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12 Things Every Pilot Should Do Before Flying

It may be second nature to you, but don't forget what flying really means. You're about to pilot a complicated piece of equipment through the air with passengers that rely on you for safety. Here are a few things every pilot should do before takeoff:

1) Check The Logbooks

Always remember to check the aircraft logbooks before you fly. Even if the plane has been inspected, it's not technically airworthy until it's been properly signed off in the logbook. As PIC, the responsibility will fall on you for flying an un-airworthy aircraft.

Andrew Stover

2) Get An Official Weather Briefing

By calling 1-800-WX-BRIEF or going to DUATS online, you'll learn about the pertinent weather that may affect your flight.

Jason Pineau

3) Make Sure To Get Briefed on NOTAMs and TFRs Affecting Your Route

Once you're in the air, if you don't talk to ATC, there's little stopping you from breaking a NOTAM or busting a TFR if you haven't been briefed.

FAA / Skyvector

4) Do A Weight And Balance / Fuel Calculation

Are you doing a cross country or overnight trip with a full plane? Make sure to do your weight and balance calculation and fuel allocations before you take off.

Swayne Martin

5) Don't Forget A Performance Calculation

Why risk not making a takeoff or landing when you can just calculate the aircraft's performance, especially if you're "hot, high, and heavy?"

6) Familiarize Yourself With All Frequencies, Airspace, And Airports You'll Use

As the PIC, it's your responsibility to become familiar with all aspects of the flight BEFORE you take off. Become familiar with frequencies, airspace, and airports so you're not fumbling around mid-flight looking for an answer.

Haley Howard

7) Plan For Diversions

Always have a backup plan in mind if you hit unexpected weather, have an in-flight emergency, or need to take a break. Consider planning your route to overfly airports that you could use.


8) Perform A Thorough Pre-Flight Check

Cutting corners before a flight is a good way to put yourself at risk in the air. Don't forget to manually check fuel, oil, tires, control surfaces, and the engine, among others, during a pre-flight check. Even if you've only landed for a quick break, it's always a good idea to check for unexpected issues. Consider having your passengers wait at the FBO while you do a pre-flight check, so you can focus all of your attention on the airplane.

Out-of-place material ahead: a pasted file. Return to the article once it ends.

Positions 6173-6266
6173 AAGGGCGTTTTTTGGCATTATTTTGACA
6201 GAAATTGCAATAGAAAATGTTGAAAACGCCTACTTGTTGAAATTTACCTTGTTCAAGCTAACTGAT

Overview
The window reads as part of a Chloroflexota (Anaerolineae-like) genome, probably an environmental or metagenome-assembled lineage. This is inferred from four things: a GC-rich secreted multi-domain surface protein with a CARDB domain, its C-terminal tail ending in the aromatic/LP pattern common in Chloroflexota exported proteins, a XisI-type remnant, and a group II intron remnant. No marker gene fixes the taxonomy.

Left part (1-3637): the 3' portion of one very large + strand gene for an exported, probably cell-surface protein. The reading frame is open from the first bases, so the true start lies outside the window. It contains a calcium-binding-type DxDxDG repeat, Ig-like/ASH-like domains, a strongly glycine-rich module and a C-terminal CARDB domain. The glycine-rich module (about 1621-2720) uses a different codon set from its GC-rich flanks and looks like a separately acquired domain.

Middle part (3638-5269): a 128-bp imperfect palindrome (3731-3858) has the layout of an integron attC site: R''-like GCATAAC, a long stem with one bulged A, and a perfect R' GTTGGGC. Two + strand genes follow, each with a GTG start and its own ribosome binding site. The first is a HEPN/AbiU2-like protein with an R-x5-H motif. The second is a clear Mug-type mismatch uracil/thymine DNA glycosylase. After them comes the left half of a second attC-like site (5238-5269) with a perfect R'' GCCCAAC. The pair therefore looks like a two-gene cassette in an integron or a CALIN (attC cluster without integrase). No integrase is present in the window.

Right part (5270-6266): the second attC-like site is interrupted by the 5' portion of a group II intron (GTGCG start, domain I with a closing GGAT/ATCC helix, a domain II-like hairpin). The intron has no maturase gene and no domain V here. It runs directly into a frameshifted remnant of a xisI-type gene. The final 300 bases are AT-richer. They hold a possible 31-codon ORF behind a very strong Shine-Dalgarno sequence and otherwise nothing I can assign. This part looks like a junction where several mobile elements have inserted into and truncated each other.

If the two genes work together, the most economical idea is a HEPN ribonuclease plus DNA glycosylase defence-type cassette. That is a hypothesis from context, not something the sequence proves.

Haley Howard

9) Set Up Your Cockpit

Before you start the engine, set up the cockpit the way you like it. Make sure you have everything secured and in its place so you don't get distracted in the air.

Swayne Martin

10) Give Your Passengers Confidence

If you're flying with passengers, especially those new to flying in general aviation aircraft, don't forget to make them feel comfortable by explaining why, when, and how the flight will work, and what to do during possible emergency situations. Staying calm, collected, and confident, yourself, will spread to those in the plane with you. Explain to passengers that you'll be using checklists not because you don't know what you're doing, but because it's a way of cross-checking procedures.

Swayne Martin

11) Place Checklists Within Reach

Always use manufacturer checklists for your aircraft as you run through procedures. Make sure checklists, including emergency checklists, are within reach of your seated position for easy access.

Swayne Martin

12) Relax - There's No Rush

Most of all, just relax. If you see something questionable as your prepare for a flight, don't hesitate to make the decision not to fly. While it may be second nature to you, flying an airplane is complicated and involves a lot of critical steps, so don't rush as you prepare. Take a few minutes before you climb into the cockpit to get some water and relax.

Jim Raeder

Swayne Martin

Swayne is an editor at Boldmethod, certified flight instructor, and an Embraer 145 First Officer for a regional airline. He graduated as an aviation major from the University of North Dakota in 2018, holds a PIC Type Rating for Cessna Citation Jets (CE-525), and is a former pilot for Mokulele Airlines. He's the author of articles, quizzes and lists on Boldmethod every week. You can reach Swayne at, and follow his flying adventures on his YouTube Channel.

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